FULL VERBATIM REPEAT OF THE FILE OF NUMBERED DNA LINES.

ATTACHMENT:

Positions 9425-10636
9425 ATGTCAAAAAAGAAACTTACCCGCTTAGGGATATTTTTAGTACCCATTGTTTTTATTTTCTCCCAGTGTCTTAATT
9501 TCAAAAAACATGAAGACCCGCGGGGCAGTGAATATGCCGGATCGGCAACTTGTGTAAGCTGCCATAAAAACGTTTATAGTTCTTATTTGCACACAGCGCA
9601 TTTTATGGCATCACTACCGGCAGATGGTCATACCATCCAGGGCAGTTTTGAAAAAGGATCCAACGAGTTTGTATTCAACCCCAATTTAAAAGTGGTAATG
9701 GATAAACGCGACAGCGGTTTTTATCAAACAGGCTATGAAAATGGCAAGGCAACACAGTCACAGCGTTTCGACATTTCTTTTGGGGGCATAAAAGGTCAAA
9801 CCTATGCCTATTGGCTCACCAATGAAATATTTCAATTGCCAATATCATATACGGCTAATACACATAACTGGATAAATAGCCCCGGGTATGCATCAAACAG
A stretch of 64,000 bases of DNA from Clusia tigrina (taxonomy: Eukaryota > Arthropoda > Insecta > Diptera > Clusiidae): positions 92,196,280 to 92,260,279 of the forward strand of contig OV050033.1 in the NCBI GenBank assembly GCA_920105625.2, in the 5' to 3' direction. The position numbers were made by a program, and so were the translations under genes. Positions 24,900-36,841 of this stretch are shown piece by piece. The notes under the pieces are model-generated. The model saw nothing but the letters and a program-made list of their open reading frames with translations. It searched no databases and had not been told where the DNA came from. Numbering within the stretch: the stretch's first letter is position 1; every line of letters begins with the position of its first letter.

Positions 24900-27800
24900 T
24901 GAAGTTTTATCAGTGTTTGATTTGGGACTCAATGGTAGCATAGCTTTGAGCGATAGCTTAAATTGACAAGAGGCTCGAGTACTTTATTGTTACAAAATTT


Positions 9425-10636
9425 ATGTCAAAAAAGAAACTTACCCGCTTAGGGATATTTTTAGTACCCATTGTTTTTATTTTCTCCCAGTGTCTTAATT
9501 TCAAAAAACATGAAGACCCGCGGGGCAGTGAATATGCCGGATCGGCAACTTGTGTAAGCTGCCATAAAAACGTTTATAGTTCTTATTTGCACACAGCGCA
9601 TTTTATGGCATCACTACCGGCAGATGGTCATACCATCCAGGGCAGTTTTGAAAAAGGATCCAACGAGTTTGTATTCAACCCCAATTTAAAAGTGGTAATG
9701 GATAAACGCGACAGCGGTTTTTATCAAACAGGCTATGAAAATGGCAAGGCAACACAGTCACAGCGTTTCGACATTTCTTTTGGGGGCATAAAAGGTCAAA
9801 CCTATGCCTATTGGCTCACCAATGAAATATTTCAATTGCCAATATCATATACGGCTAATACACATAACTGGATAAATAGCCCCGGGTATGCATCAAACAG
A stretch of 64,000 bases of DNA from Clusia tigrina (taxonomy: Eukaryota > Arthropoda > Insecta > Diptera > Clusiidae): positions 92,196,280 to 92,260,279 of the forward strand of contig OV050033.1 in the NCBI GenBank assembly GCA_920105625.2, in the 5' to 3' direction. The position numbers were made by a program, and so were the translations under genes. Positions 24,900-36,841 of this stretch are shown piece by piece. The notes under the pieces are model-generated. The model saw nothing but the letters and a program-made list of their open reading frames with translations. It searched no databases and had not been told where the DNA came from. Numbering within the stretch: the stretch's first letter is position 1; every line of letters begins with the position of its first letter.

Positions 24900-27800
24900 T
24901 GAAGTTTTATCAGTGTTTGATTTGGGACTCAATGGTAGCATAGCTTTGAGCGATAGCTTAAATTGACAAGAGGCTCGAGTACTTTATTGTTACAAAATTT